Refugee children often find themselves in a vulnerable position; they have experienced trauma and mental health problems and in the host country they are involved in a complex and adult-oriented asylum application procedure. International and European legal standards urge states to adapt migration procedures to the age and maturity of children and to make these more child-friendly. In this article, the core concept of analysis is the child’s right to information. It will be shown that this right is closely connected to other children’s rights and concepts, such as access to justice, child-friendly justice and the right to participation. The implementation in practice of the right to information in the asylum procedure in the Netherlands will serve as a case study, to show the precarious information position of both unaccompanied as well as accompanied refugee children. The results of this study show that the information position of these children can be improved, which will benefit their legal position, emotional well-being and possibilities to exercise their rights.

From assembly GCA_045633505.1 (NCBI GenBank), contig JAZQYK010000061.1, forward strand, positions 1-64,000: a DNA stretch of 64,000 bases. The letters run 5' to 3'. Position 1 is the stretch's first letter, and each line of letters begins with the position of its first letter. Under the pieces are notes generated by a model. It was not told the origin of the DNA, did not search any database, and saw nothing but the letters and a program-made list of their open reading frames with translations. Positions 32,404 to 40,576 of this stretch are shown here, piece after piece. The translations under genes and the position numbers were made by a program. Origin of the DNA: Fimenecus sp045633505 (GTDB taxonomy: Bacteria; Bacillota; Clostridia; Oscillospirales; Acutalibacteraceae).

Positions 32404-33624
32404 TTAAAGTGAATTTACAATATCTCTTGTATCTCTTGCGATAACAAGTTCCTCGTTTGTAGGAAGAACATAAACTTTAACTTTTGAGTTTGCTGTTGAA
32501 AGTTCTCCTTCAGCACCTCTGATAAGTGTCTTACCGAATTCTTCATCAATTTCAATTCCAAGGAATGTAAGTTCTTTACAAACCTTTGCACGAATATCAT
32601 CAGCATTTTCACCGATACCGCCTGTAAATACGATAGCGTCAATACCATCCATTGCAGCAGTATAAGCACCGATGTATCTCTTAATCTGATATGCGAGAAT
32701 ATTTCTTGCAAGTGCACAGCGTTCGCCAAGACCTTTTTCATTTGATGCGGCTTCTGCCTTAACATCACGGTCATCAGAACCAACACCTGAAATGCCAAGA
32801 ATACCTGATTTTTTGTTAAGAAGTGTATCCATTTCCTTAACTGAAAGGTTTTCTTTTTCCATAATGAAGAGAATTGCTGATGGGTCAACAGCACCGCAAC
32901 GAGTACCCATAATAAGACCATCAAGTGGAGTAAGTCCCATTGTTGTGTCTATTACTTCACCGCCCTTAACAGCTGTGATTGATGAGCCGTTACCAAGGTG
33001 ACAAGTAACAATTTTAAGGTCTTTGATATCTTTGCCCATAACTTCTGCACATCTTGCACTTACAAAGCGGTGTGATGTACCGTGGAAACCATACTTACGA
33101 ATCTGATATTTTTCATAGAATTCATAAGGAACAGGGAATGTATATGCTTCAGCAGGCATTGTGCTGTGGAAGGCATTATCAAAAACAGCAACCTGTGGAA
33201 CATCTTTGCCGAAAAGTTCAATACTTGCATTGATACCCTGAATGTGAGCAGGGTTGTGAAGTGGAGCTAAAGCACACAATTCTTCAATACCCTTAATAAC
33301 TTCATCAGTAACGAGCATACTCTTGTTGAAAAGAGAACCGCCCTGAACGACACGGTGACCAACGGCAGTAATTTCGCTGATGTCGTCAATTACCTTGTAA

In this article the development and background of the Directive on procedural safeguards for children who are suspects or accused persons in criminal proceedings is sketched out. Two key rights are reflected upon: the right to legal assistance and the right to other appropriate assistance. The main challenge with regard to the implementation of the right to legal assistance is the possibility of member states to derogate from this right on the basis of the circumstances of the particular criminal case(s) involving the child. The right to legal assistance is contingent upon the proportionality clause that has been built in the Directive and therefore legal assistance is not guaranteed for every child suspect or accused. The right to other appropriate assistance is given separate attention in the Directive, which strengthens the child’s legal position and his support during the proceedings.